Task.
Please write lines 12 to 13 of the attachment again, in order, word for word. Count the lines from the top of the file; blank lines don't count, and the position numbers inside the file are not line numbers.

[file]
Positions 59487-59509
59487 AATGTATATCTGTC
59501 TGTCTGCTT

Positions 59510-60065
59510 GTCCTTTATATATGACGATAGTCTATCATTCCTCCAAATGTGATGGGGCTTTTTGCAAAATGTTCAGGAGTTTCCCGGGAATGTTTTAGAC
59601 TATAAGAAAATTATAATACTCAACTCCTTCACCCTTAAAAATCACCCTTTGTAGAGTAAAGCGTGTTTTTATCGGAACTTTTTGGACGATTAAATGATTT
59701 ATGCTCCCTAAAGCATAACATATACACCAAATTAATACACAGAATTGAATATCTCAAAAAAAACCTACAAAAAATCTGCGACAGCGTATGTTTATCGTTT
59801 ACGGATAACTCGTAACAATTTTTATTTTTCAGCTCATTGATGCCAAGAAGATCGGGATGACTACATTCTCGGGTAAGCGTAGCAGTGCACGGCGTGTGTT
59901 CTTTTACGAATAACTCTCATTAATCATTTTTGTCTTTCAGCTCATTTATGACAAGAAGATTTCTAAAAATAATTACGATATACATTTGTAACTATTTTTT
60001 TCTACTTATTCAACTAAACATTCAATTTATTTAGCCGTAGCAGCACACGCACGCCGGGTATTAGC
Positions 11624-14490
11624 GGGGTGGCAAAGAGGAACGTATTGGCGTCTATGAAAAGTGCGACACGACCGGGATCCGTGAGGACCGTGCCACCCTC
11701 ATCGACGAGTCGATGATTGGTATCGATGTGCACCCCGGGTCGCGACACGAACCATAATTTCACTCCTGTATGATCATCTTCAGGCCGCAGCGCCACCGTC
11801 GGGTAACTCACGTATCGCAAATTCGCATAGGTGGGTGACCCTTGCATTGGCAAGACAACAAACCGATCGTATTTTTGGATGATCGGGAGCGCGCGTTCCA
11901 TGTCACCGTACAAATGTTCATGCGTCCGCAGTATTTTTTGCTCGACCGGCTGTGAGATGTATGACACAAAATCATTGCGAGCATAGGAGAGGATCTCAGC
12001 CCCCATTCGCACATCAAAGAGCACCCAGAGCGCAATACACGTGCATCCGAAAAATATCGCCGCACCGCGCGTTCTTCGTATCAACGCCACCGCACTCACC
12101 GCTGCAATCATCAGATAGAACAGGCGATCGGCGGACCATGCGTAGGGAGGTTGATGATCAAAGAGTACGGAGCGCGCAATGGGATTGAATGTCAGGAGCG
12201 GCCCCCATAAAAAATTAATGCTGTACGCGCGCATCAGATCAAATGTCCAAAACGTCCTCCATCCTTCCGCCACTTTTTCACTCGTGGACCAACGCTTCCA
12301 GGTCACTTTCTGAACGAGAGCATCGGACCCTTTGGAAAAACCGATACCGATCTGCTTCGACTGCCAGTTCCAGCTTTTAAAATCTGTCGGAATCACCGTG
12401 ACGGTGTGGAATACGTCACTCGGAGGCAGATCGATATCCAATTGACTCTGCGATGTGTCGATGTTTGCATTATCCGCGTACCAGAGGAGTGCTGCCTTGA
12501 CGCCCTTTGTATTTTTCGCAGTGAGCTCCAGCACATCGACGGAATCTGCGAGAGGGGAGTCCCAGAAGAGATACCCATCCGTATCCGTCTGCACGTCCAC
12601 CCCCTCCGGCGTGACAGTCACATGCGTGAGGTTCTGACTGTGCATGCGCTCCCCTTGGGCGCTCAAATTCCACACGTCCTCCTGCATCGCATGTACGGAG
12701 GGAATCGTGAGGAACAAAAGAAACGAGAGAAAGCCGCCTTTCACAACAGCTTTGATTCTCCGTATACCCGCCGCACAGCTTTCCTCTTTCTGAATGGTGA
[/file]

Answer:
11624 GGGGTGGCAAAGAGGAACGTATTGGCGTCTATGAAAAGTGCGACACGACCGGGATCCGTGAGGACCGTGCCACCCTC
11701 ATCGACGAGTCGATGATTGGTATCGATGTGCACCCCGGGTCGCGACACGAACCATAATTTCACTCCTGTATGATCATCTTCAGGCCGCAGCGCCACCGTC